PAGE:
50 things i’m grateful for this year

1.  my health
2. my spirituality
3. my family
4. my mate- mark is one of the most amazing things that has ever happened to me
5. my job
6. that this year was relatively drama free- this year has made me realize just how bad the last two really were
7 housing- finally having my own place
8. we have never, perhaps by the grace of the gods alone, had to worry about having enough to eat one way or another this year
9. tofu-sounds strange, but i’m saner and more balanced than i have been since pre-puberty since discovering tofu
10. my talents- the abiity to keep us warm and provide small sparks of beauty
11. the ability to start helping people again
12. new friends
13. old friends
14. finances- we are nowhere near being in a good place financially, but we are so much better off than where we were two years ago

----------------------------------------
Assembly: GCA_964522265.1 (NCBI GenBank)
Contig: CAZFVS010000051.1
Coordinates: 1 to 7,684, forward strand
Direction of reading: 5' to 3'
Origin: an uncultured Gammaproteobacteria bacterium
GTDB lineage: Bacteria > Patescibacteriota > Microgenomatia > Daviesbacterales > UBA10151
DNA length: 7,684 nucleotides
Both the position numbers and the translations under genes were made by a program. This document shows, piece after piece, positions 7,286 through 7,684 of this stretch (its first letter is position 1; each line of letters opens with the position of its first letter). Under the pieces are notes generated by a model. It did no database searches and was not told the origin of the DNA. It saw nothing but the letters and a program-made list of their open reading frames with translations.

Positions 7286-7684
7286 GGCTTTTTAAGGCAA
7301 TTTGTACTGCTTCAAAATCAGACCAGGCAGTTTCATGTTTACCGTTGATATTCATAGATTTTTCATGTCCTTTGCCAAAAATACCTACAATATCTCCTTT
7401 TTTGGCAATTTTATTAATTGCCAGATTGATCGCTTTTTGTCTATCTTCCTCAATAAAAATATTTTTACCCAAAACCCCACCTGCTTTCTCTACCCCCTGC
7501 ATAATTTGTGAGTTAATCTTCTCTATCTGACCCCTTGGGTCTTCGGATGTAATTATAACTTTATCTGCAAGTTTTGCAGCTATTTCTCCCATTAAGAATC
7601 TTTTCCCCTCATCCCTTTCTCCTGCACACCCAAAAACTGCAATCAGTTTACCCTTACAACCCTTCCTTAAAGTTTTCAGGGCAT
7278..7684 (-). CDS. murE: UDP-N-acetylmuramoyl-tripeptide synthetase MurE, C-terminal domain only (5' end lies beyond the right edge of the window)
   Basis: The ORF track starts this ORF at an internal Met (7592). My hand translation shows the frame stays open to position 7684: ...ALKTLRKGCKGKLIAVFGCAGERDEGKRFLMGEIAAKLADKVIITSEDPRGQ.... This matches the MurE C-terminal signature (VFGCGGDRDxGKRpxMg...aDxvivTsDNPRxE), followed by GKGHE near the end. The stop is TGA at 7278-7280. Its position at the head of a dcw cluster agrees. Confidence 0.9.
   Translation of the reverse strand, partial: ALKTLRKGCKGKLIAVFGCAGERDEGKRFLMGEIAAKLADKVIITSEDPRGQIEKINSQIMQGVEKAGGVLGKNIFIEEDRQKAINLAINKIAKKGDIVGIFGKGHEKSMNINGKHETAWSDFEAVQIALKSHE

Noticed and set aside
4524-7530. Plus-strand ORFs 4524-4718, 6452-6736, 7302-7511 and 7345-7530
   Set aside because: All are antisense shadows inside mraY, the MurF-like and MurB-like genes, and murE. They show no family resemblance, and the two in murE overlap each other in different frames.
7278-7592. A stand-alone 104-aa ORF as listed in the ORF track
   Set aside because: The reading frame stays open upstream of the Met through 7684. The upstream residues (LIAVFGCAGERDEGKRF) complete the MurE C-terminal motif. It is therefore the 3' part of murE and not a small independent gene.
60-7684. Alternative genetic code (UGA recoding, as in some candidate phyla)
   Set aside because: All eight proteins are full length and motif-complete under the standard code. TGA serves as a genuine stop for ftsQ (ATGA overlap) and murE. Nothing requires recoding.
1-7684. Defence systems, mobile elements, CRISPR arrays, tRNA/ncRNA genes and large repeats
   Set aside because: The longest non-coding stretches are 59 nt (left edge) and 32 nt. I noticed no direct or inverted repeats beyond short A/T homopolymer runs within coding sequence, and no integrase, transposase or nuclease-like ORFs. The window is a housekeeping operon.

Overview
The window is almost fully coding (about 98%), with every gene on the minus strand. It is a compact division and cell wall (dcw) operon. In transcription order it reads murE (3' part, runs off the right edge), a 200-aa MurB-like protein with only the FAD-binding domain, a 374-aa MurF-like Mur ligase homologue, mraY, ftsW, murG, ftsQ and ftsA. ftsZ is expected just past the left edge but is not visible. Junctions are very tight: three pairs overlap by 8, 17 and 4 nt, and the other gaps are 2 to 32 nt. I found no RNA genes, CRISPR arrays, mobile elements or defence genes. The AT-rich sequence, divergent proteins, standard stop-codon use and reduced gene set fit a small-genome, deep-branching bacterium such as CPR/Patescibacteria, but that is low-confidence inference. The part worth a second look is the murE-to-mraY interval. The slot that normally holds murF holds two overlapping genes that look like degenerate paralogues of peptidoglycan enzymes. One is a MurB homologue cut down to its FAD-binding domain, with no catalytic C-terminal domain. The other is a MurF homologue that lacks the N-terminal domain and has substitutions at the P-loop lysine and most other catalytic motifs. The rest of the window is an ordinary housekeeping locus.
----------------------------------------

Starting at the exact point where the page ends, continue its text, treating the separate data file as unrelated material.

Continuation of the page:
15. cooking skills- being able to feed the people around me gives me so much joy
16. online communities- finding people with similar interests has made me feel so much less…strange
17. new skills
18. new communities blog- horrific knits is starting to get a real readership, which makes me feel…loved. or something.
20. scarves- my hazeltine pattern seems to actually be popular?
21. small kitchen appliances- this sounds strange, but my keurig, my rice cooker, and my hand mixer has let me feed so many people and save so much money
22. coffee- aka liquid sanity
23. living in buffalo- i never thought i would say that
24. seasons- living some place that has all four seasons